For the last few years, I have had a conversation with each of my kids teachers during “meet the teacher” night prior to the beginning of school. I explain to them that the kids Mother had passed away, and they have still been known to have their “moments”. Each time I speak to a teacher, I explain that I am telling them this for the purpose of understanding, NOT as an excuse for an actions that may occur during the school year. I have NEVER allowed my kids (or myself) to use Christina’s death as an excuse for bad behavior, or as a reason for not being the absolute best that we can be. We are NOT victims. We are participants in this wonderful thing called Life. And sometimes in life, bad things happen.

In my own life, I meet a LOT of different people. As I get to know these people, “my story” always seems to find it’s way out. Not because I’m looking for sympathy, empathy, pity, or compassion. But because it’s part of me. It’s part of who I am. And while it has aided in shaping who I am today. It doesn’t rule my life. and yet, the knee jerk reaction of everyone who hears it is to say something to the effect of “I’m sorry”, “gasp!!”, “oh no”, or an other variation of an expression of sympathy, empathy, pity, or compassion. And (after doing tonights research on this topics) I must admit, I feel bad about my own knee jerk feeling (I try not to let it show)…..I hate it. I’ve learned to take these comments and gestures in stride. Since they only last a moment.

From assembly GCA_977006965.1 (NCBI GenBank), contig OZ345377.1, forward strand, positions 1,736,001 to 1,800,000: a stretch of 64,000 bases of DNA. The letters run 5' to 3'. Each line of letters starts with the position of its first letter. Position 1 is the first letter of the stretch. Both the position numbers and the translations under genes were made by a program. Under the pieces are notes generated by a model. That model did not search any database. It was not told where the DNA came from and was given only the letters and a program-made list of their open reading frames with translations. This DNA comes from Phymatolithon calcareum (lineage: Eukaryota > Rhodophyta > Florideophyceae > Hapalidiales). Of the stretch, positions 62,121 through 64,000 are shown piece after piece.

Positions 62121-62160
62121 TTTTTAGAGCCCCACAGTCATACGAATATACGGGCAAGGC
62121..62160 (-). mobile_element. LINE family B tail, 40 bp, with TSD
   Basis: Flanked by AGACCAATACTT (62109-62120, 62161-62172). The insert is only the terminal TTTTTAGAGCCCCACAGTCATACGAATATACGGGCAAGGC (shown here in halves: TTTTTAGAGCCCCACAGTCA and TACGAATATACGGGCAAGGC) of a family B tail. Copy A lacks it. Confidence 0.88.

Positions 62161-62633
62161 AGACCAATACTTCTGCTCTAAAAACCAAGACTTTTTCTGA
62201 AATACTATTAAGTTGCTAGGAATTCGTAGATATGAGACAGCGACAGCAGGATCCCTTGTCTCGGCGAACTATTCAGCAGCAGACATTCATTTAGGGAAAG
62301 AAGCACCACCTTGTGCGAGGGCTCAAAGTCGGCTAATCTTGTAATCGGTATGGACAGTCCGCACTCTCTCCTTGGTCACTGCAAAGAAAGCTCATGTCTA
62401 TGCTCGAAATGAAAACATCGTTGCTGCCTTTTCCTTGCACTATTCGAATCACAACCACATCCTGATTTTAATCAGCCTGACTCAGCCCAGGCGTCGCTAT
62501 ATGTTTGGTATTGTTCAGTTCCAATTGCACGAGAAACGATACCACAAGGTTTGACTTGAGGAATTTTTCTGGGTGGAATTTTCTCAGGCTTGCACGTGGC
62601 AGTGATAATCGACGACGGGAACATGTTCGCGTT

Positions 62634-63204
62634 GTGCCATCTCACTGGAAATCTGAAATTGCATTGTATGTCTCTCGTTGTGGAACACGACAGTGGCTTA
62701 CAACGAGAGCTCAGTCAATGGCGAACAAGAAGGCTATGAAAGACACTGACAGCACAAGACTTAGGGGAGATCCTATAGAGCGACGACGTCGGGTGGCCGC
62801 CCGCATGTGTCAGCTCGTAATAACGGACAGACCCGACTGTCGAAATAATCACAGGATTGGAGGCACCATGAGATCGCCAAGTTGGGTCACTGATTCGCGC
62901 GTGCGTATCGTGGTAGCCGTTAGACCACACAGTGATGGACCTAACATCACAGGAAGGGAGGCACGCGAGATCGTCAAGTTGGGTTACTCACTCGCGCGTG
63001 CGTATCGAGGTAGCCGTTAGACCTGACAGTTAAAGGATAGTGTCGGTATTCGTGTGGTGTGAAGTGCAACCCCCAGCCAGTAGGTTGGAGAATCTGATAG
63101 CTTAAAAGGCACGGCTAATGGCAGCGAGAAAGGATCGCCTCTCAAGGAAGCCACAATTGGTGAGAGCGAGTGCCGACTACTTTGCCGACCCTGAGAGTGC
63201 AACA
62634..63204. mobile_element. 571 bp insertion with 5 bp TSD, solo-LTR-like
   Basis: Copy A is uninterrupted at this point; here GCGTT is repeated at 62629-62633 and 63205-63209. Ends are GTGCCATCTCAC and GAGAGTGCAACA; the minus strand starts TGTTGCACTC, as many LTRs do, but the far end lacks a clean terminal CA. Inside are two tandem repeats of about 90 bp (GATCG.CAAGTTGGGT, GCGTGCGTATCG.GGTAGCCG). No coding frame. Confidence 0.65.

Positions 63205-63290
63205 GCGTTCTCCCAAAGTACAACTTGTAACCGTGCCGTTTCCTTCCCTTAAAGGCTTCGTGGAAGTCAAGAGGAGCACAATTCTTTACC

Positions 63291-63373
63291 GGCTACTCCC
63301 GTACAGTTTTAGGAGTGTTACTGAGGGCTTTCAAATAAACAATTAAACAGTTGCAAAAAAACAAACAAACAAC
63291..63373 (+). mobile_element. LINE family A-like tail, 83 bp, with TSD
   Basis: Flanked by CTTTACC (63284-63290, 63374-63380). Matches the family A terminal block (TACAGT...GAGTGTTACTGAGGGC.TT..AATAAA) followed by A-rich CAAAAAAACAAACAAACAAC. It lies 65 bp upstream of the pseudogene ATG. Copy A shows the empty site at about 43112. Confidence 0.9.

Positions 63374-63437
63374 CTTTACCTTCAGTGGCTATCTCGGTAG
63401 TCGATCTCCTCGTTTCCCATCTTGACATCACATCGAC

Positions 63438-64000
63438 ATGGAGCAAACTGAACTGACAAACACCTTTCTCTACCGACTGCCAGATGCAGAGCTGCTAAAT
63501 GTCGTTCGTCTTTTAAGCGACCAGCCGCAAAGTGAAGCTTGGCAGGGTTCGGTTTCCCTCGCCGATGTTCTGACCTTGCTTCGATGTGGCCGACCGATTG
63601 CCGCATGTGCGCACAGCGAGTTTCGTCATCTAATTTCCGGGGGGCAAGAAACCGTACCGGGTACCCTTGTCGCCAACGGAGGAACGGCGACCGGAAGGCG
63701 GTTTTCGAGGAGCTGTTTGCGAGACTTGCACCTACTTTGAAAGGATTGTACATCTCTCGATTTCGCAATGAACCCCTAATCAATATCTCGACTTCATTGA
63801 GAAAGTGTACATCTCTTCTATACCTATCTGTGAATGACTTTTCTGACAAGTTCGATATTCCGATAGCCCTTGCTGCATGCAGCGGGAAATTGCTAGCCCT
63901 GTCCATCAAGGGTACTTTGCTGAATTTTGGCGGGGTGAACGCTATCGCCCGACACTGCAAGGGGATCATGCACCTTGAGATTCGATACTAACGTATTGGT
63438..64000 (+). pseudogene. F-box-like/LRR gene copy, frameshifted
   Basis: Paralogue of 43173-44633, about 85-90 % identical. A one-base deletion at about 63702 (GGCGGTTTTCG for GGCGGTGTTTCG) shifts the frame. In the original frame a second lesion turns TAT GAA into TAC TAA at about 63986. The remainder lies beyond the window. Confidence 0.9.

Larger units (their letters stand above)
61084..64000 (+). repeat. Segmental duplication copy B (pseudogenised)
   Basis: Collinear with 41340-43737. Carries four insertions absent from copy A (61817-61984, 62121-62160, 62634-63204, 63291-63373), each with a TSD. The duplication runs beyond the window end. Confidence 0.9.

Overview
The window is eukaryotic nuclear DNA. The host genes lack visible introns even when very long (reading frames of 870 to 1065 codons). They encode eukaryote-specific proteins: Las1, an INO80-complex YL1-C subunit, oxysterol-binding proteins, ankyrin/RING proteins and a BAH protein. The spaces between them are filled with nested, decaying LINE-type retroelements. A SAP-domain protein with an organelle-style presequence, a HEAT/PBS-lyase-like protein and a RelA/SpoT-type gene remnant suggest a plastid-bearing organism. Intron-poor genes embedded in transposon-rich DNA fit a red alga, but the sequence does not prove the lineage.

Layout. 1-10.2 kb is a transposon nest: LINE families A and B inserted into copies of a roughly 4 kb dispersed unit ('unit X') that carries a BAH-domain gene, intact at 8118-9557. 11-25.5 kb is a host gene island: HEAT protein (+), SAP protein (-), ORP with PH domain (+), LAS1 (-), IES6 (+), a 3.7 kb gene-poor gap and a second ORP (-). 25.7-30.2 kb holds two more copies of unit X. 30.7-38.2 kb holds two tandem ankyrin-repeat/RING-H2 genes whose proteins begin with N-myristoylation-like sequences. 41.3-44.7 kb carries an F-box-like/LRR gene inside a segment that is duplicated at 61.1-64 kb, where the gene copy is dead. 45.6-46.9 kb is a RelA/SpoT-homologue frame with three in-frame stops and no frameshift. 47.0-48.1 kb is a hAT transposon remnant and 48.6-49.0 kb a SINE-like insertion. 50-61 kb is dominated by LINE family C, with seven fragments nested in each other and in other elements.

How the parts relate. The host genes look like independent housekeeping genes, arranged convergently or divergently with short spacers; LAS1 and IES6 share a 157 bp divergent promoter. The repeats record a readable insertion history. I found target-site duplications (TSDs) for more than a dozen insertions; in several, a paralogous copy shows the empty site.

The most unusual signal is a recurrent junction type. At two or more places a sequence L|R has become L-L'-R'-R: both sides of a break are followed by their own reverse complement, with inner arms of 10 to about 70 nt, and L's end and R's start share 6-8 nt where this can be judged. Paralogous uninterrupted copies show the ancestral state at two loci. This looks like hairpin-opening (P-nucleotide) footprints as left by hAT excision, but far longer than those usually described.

What I don’t tolerate, is a victim mentality. Ironically enough, I personally don’t get it much. But I see it a lot with my kids. Those close to me know how I feel about this. And while they try (they really do), I often see them giving my kids special treatment. Doing things for them (over and above the norm). Or even letting them get away with bad behavior because they “feel bad for them” or because “they’ve been through so much”. And I have to say…….I HATE THIS!!! It does nothing for them except breed a sense of entitlement. A sense that they deserve more because their Mom died. And this does nothing but fuel the victim mentality that is so prevalent in today’s society. It does nothing positive.

I’ve always been told (and have also experienced evidence of the same) that adversity breeds success. Whether in business, or in life. In fact, Jesus tells us the same thing:

Romans 5:1-5 say’s “Therefore, since we have been justified through faith, we have peace with God through our Lord Jesus Christ, through whom we have gained access by faith into this grace in which we now stand. And we rejoice in the hope of the glory of God. Not only so, but we also rejoice in our sufferings, because we know that suffering produces perseverance; perseverance, character; and character, hope. And hope does not disappoint us, because God has poured our His love into our hearts by the Holy Spirit, who he has given us”

So I will end with this; as you hear me talk about “my story”. Or start to feel sorry for my kids. Stop for a second. And think twice before feeling bad for us. We are not victims. We don’t need to be treated differently than others. We are no different than anyone else. We are all participants in Life. And we have all experienced our own trials and sufferings. Ours is just……different, from yours. Maybe. But NOT worthy of special treatment. Instead, rejoice with us! For we are in the process of being strengthened. We are building perseverance, character, and hope. God is working in our lives. He knows what He is doing. And He’s doing awesome things.

And since it’s now 3 o’clock in the morning, and I have to be up at 5 (but will likely sleep till 6:30/7), I will say……….good night, and God bless.